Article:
A trained psychologist who used to practice before marriage, Korkie says trauma and grieving are a bit different from what the textbook postulates, saying she would love to do research on this one day.

“We’ve got that shock stage and that reality stage and anger. Those are emotions, but they don’t really come in the textbook order. I’m not saying I’m right but this is just from my own experience,” she says.

Korkie describes these emotions as having various levels at various times. She says for days there would be very little emotion and then suddenly, there would be days where she would have constant ups and downs. As time goes by, Korkie says the emotions soften out and the time between them gets longer.

“Mostly I think that grieving is very unique to the person who is going through it. It’s unique because we’re different. Every person will work through it differently. Some will not work through it, some will deny it, some will manage to put it behind and build their way through,” says Korkie.

Her psychology background was a tool that they tried to use while being held hostage, along with other tools they acquired throughout life. Some of them were useful and others didn’t work. She describes the difficulty they faced in communicating with their captors as they needed them for food and medical supplies. They tried building relationships with their captors; some of them showed kindness, some of them didn’t.

Korkie says it’s very important that governments work together with groups that do hostage negotiations as she believes this could have saved her husband’s life.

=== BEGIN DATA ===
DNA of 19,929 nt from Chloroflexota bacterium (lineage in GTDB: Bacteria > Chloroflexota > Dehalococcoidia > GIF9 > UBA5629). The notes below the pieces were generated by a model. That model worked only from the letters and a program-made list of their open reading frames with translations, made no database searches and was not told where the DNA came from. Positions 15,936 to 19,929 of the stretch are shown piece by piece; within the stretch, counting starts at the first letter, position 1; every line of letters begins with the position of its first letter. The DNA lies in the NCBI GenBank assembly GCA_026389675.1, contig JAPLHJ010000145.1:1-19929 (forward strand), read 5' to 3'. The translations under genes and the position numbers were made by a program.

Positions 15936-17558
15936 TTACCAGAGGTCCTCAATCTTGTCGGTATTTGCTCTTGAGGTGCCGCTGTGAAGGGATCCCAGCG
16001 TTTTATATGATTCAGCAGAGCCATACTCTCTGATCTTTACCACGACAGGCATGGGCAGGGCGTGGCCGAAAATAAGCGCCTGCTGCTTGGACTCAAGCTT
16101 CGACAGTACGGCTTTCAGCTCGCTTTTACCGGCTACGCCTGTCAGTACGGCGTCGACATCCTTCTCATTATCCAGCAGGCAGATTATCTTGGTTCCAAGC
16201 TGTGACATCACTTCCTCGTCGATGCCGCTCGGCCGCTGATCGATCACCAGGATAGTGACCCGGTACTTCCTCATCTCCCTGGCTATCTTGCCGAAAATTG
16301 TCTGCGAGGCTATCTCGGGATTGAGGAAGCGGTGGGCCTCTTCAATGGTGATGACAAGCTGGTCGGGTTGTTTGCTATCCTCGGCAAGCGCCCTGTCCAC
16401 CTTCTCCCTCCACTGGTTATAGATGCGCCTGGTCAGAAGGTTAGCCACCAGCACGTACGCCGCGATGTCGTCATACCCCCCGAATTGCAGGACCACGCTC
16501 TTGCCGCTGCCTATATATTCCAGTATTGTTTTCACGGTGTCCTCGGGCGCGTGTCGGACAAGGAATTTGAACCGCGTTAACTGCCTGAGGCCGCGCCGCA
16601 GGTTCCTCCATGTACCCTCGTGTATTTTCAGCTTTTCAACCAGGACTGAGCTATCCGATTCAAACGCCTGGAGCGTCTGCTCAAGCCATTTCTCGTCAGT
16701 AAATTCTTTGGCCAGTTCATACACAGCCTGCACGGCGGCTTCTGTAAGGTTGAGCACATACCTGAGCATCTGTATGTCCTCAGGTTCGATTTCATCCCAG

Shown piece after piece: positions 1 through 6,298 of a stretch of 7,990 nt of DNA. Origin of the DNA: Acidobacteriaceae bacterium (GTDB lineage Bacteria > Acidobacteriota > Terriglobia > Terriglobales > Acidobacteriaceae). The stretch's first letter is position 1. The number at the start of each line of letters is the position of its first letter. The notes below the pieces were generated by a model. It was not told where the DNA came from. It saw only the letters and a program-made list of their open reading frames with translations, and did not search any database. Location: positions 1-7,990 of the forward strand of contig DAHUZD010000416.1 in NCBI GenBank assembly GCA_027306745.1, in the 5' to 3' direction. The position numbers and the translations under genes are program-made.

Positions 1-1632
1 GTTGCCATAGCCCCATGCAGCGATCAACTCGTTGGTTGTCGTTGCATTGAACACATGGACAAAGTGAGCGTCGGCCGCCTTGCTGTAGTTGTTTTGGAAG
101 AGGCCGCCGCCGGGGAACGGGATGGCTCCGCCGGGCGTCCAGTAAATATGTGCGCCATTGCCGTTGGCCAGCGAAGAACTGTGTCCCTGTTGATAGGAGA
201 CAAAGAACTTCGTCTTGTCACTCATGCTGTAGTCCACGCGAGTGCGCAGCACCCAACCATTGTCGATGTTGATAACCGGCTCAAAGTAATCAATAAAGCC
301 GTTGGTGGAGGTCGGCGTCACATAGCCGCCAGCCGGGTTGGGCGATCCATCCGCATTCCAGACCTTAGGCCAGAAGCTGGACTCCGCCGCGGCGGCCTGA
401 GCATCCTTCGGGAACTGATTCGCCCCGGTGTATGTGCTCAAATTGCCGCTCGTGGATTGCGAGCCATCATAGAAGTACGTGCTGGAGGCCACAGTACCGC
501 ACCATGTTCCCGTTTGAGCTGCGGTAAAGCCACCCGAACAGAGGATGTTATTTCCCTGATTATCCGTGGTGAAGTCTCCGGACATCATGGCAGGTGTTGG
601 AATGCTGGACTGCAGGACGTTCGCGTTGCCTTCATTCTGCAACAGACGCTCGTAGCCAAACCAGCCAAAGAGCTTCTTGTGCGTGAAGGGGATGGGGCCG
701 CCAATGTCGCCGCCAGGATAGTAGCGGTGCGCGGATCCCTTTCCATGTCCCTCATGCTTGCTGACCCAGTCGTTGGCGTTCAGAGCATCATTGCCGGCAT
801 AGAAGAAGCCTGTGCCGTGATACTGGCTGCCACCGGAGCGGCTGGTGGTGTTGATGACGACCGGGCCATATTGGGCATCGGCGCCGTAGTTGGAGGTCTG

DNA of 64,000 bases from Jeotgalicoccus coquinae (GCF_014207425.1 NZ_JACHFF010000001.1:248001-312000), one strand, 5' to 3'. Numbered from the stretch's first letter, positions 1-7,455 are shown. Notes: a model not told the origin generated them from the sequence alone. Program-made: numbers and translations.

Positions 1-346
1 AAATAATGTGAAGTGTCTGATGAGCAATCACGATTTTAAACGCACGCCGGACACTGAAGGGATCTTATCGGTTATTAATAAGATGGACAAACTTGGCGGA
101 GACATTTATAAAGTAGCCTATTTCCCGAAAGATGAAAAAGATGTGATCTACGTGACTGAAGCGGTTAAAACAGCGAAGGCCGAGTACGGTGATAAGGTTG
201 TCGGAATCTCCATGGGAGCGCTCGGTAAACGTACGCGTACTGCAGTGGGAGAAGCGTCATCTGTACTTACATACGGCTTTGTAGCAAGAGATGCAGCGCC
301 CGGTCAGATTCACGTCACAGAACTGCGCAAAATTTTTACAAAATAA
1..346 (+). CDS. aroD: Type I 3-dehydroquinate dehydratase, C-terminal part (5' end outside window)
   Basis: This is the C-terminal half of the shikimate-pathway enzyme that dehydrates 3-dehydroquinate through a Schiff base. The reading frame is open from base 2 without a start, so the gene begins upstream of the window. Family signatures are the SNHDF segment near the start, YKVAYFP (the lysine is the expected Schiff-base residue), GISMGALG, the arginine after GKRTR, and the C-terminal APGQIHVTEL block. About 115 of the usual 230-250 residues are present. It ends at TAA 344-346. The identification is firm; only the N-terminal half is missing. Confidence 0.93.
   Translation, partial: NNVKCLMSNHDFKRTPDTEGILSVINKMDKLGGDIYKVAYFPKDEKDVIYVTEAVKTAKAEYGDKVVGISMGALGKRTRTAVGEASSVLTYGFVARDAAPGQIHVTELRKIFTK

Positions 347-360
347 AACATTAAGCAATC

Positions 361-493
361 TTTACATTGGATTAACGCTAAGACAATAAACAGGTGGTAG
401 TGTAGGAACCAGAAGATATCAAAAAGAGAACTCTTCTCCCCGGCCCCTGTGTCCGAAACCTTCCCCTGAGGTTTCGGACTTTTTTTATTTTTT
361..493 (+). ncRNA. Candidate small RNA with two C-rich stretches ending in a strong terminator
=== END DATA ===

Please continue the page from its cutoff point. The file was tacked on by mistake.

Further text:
After not being able to meet the initial ransom of R32.5 million (around $2 million), the Gift of the Givers Foundation managed to negotiate a facilitation fee for Pierre’s release.

Korkie says they made it clear in the media that negotiations were taking place and they even said on Pierre’s official website, two weeks prior to his possible release, that he would probably be home before Christmas. On December 6, 2014, Pierre was killed when US Special Forces tried to free him.

“They [US Government] say they didn’t know so it’s not my position to say that they did know. I’m not going to go into that. It’s for them to know what they did know and didn’t know. What I know is that we made it clear in the media that we were getting ready to get Pierre released. The South African government knew because we were working very close with them and governments talk,” she says.

Korkie says this whole experience has emphasized the importance of family. She says one might never get the chance to say ‘I love you’ to their loved ones again, so today and now is important.

Earlier this year, Korkie published the book 558 Days, which documents her ordeal.

“I want it to stand as the testimony of God’s love. The book stands as quite a bit of our journey together with Pierre, my husband, and it stands as an encouragement to husbands; how their support and outpouring of their love can actually see their wives and their children through a trauma like this.”

Korkie emphasizes families with a kidnapped member need a strong support system. She says families are hostages themselves as they are never free until their loved one returns. Korkie advises those close to those families to show constant support and love.

“Every minute was possibly now the minute he’s going to be released, so the phone was constantly in my hand. It’s as hard for the family as it is for the hostage,” says Korkie.

“The children and I are still on a journey of working through it. We still have moments where it’s very difficult to just comprehend that we have to continue without Pierre. Now that is the greatest challenge. To continue without him, without his support, his love, his friendship, his companionship, he was everything. It’s just the biggest challenge.”